GRAND CENTRAL MARKET

grand central market

Navigating Culture

Wayfinding in its simplest form is a system of creating ease. In this project ease was a goal in some respects but only to ensure that the journey itself was a path of non-linear and not necessarily efficient, exploration and discovery. 

Grand Central Market is more than a public eatery. A historic landmark of Los Angeles, its mission is to celebrate the cuisines and cultures of Los Angeles and to gather the city’s many communities around a shared table. 

our (broad) brief

To design a wayfinding system for Grand Central Market to aid visitors in navigating this crowded and sometimes confusing space. 

*Why not solve this brief with the common and obvious solution, a clear map of vendors and amenities?  

Because, through research, I found that the 

solution was not so obvious.  

The research process began with a contextual inquiry that aimed to truly understand how visitors used and navigated their way around Grand Central Market. Visitors were observed at different times of the day and on both

 weekends and weekdays. 

user pathways

congestion mapping

interviews were conducted with current or recent 

visitors to the market, workers at the market and an 

architect who helped give insights into its spatial design. 

“There’s mystery and excitement provided by that open, multi direction layout...Every time you’re going somewhere else within the space, you’re about to encounter something new and different that you wouldn’t have seen before.”

“The open [typology] is more of an adult playground.”

“The toughness of eating there is you kind of have to either stand around or hover over people possibly leaving to sit.”

additional research methods included: task 

analysis, social media reviews and competitive + comparative analysis.

Having gathered this wealth of information we began to categorize and distill it through processes of affinity mapping, empathy mapping and mind mapping.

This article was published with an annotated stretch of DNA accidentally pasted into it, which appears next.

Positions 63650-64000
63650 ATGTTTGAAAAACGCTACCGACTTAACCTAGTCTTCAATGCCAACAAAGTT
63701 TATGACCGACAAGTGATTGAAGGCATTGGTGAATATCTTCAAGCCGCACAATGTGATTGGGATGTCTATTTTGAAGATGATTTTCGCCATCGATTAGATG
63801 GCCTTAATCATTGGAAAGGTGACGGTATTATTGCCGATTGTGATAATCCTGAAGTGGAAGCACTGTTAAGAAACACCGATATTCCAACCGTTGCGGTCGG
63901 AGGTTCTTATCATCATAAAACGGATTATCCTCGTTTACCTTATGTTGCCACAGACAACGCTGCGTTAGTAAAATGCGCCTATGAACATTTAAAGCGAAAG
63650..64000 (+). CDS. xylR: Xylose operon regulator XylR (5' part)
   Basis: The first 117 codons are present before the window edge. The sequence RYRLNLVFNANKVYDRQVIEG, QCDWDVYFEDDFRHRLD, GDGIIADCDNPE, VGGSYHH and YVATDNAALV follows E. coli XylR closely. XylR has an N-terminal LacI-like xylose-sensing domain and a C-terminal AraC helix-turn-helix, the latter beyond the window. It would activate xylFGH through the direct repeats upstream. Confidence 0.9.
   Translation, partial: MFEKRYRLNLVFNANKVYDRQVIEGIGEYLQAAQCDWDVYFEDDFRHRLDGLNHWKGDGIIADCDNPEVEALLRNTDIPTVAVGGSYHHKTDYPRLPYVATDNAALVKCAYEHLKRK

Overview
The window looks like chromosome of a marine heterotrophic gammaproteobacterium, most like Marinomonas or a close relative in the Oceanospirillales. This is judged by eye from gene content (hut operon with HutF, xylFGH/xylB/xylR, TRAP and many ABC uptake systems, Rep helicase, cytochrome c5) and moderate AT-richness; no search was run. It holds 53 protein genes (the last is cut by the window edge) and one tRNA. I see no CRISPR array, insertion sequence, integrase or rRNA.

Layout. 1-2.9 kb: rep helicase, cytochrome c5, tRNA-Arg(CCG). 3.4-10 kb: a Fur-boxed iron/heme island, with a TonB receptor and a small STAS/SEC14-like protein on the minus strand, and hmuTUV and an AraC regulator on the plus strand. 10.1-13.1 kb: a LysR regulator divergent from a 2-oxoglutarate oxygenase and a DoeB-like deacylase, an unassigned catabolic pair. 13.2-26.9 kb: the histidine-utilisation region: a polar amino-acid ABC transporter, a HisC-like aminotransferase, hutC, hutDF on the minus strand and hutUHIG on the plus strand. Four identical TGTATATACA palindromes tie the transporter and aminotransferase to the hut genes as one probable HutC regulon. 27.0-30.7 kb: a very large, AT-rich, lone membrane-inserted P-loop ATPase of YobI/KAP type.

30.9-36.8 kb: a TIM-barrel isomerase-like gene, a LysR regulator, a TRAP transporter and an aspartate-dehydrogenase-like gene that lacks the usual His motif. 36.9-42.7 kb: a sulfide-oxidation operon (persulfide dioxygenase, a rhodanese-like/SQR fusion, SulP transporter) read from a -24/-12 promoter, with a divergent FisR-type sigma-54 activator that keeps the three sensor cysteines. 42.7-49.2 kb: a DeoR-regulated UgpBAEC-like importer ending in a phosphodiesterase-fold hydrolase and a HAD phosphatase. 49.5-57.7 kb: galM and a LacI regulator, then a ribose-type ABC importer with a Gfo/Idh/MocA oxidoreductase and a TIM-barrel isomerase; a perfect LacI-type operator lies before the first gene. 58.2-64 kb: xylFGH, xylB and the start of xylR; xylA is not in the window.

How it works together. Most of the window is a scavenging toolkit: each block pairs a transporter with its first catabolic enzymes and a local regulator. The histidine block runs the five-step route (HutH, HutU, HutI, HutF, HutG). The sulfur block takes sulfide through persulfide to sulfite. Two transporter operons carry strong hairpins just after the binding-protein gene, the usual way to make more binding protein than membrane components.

So, where is Grand Central Market

actually falling short?

My research invalidated the idea that Grand Central Market needs a wayfinding system to vendor stalls and demonstrated that this exploratory process was one of the major draws to the space. 

Conversely, hard-to-find seating, minimal navigation aids and long vendor lines often detract from the positive experience. 

How can we improve this experience?

Reflecting on our insights, we focused on alleviating the frustration associated with waiting in line, finding a seat and navigating an accessible route. 

*We purposely wanted to leave room for the physical 

exploration of vendors by not emphasizing wayfinding to particular stalls, ensuring that one of the most positive 

experiences in the space would not be taken away. 

It's time to get DESIGNING

As we wanted people to maximize their time spent being present in the physical environment, we aimed to have the flow through the mobile website be as smooth and efficient as possible. Our flow was informed both by my research and also looking at other navigational flows through menus and streaming services. 

Navigating through a menu

After multiple rounds of usability testing...

look how it turned out!

Users can easily view the wait time for different vendors to help inform their purchasing decision. Playful graphics are used to indicate the types of food vendors sell as much of the experience at Grand Central Market is visual. 

Users can view the vendors and their respective wait times in some detail but information is limited to ensure that they explore the space and spend minimal time on their devices. 

The seating filter users LRS heat sensing technology to determine where free seats are and where people are likely to be leaving soon.  

The accessibility filter enables people to easily view the accessible route through the space for people with mobility issues. 

final thoughts

This project was an interesting experience in feature prioritization, primarily because of our key pivot; to not design a system for finding specific vendors as is custom in wayfinding for shared spaces. 

There is value in a discovery process and a space that enables people to experience a childlike wonder and curiosity. Grand Central Market is a rare space that achieves this, and this could be a contributing factor as to why there is currently only one map in the physical space.

Our final design thus strove to include only the key features that would allow people to spend more time in this discovery process, not provide them with so much depth of information that the space became just another where people were lost to their devices. 

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